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How to remove a tick.

Posted by on July 15, 2016 in Child safety, First Aid | Comments Off on How to remove a tick.

How to remove a tick.

Ticks and Lyme disease. New Jersey is a hot spot for Lyme disease. The ticks are found in wooded areas with lots of bushes and grasses. The disease is transmitted to humans from infected deer and mice ticks from about May to September. The tick is typically found in warm moist areas such as underarms, back of the knees. The tick must be attached to the human host for at least 36 to 48 hours to transmit disease. It attaches and feeds from the host blood then falls off. Not all ticks carry the bacteria that causes lyme disease. The first...

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Prevent drownings with pool safety tips.

Posted by on May 31, 2016 in General News | Comments Off on Prevent drownings with pool safety tips.

Prevent drownings with pool safety tips.

New CPSC Report: Fatal Child Drownings in Pools Down 11 Percent Nationwide Since 2010 Despite decrease, drowning is still the leading cause of unintentional death among children ages 1 – 4; second leading cause of death in children ages 5 – 14 years old WASHINGTON – A new report released today by the U.S. Consumer Product Safety Commission (CPSC) shows that the number of fatal child drownings in swimming pools has decreased 11 percent nationwide since 2010, the year the agency launched its Pool Safely public education campaign. Despite the...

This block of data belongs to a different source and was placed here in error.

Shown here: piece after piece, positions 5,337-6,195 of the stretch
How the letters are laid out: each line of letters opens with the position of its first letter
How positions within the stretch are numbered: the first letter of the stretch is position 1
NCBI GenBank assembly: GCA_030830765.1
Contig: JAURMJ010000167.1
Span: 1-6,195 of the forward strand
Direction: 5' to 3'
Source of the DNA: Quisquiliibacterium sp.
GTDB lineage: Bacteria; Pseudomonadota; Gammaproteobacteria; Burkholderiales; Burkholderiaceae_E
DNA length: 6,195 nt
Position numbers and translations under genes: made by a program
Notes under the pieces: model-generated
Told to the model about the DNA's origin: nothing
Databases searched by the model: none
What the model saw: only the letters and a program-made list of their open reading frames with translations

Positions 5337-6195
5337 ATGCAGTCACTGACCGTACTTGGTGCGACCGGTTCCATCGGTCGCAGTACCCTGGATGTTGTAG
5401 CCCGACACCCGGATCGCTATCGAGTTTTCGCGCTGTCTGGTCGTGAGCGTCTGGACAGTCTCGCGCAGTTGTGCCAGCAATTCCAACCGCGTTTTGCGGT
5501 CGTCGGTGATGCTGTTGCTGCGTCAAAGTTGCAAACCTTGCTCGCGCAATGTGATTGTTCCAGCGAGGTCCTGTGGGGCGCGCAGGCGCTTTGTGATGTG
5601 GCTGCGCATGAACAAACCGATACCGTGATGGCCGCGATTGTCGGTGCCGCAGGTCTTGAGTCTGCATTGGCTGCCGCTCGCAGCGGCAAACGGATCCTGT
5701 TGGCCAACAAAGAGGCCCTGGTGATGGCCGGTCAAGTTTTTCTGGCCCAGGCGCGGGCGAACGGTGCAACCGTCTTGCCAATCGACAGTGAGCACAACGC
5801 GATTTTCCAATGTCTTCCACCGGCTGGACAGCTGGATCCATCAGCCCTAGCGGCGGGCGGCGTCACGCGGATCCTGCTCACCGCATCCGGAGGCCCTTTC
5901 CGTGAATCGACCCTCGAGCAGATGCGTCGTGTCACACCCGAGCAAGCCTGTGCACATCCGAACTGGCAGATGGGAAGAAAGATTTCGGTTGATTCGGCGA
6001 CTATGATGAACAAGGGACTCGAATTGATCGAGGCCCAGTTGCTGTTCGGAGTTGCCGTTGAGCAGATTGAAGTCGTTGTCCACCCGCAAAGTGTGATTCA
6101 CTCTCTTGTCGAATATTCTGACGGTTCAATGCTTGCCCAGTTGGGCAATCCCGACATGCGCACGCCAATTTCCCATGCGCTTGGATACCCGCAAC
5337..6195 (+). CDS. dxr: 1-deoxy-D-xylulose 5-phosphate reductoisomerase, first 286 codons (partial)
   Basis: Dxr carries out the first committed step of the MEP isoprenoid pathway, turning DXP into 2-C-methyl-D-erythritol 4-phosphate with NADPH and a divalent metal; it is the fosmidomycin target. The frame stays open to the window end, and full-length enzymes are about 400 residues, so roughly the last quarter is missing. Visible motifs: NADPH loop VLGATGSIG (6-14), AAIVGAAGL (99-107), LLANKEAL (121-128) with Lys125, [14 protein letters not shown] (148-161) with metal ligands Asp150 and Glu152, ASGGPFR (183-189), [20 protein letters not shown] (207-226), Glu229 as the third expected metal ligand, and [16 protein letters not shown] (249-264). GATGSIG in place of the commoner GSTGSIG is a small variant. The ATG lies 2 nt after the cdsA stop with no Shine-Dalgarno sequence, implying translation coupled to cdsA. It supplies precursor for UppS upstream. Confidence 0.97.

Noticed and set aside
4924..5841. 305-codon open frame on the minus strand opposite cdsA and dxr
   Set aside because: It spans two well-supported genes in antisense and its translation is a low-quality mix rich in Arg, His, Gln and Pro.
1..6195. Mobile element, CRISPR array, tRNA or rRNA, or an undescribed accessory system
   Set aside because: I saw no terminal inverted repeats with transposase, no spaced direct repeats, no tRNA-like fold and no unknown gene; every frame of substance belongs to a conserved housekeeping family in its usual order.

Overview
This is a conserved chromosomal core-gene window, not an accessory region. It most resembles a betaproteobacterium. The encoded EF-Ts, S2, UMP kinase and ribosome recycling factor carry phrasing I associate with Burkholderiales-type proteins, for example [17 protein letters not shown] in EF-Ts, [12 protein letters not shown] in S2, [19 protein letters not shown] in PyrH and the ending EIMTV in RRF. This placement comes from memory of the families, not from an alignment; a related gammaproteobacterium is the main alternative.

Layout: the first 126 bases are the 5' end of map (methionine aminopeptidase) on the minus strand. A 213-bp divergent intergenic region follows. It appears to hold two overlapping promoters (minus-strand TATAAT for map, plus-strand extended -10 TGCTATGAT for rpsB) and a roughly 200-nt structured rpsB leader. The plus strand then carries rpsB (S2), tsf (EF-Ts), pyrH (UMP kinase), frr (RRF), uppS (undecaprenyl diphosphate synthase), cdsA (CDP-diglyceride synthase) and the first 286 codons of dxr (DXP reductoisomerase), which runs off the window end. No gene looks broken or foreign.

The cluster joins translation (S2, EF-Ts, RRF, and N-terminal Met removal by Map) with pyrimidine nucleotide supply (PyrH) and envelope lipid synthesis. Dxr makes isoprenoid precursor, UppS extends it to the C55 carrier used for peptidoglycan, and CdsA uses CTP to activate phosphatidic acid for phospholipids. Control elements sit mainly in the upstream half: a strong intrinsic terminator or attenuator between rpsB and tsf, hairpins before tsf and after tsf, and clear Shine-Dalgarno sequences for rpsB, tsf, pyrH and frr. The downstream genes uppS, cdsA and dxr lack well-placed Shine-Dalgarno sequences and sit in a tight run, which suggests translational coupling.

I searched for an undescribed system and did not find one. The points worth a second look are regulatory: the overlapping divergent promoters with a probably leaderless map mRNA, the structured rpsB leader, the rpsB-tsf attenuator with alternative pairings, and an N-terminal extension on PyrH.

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Surviving a heart attack when you’re alone.

Posted by on April 13, 2016 in General News | Comments Off on Surviving a heart attack when you’re alone.

Surviving a heart attack when you’re alone.

1. Let’s say it’s 7:25 pm and you’re going home (alone of course) after an unusually hard day on the job. 2. You’re really tired, upset and frustrated. 3. Suddenly you start experiencing severe pain in your chest that starts to drag out into your arm and up in to your jaw. You are only about five km from the hospital nearest your home. 4. Unfortunately you don’t know if you’ll be able to make it that far. 5. You have been trained in CPR, but the guy that taught the course did not tell you how to perform it...

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Febrile seizures.

Posted by on April 7, 2016 in child cpr, First aid for children, Infant and child safety | Comments Off on Febrile seizures.

Febrile seizures.

What are febrile seizures? They are seizures or convulsions that occur in about 2-5% of young children between 6 months and five years old that are triggered by a high fever. The risk peaks during the second year of life. It may accompany a cold, ear infection or flu. In some cases a child may not have a fever at the time of the seizure, but will develop one a few hours later. What happens? The child will lose consciousness and both arms and legs will shake uncontrollably. Most only last a few minutes and are accompanied by a fever above 101...

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National Poison Prevention week 2016.

Posted by on March 24, 2016 in Child safety, Family safety, Infant and child safety, Toddler safety | Comments Off on National Poison Prevention week 2016.

National Poison Prevention week 2016.

John F. Kennedy who proclaimed National Poison Prevention Week in early 1962, together with his son, John F. Kennedy Jr. National Poison Prevention Week is particularly concerned with preventing the poisoning of children, who are the major victims of poisoning. According to the CPSC an estimated 85,000 children younger than 5 are unintentionally poisoned each year in the U.S. Poisoning can happen when a child swallows medications, liquid laundry Packets, pesticides, alcohol, drain cleaner, vitamins or spills or inhales bleach or other...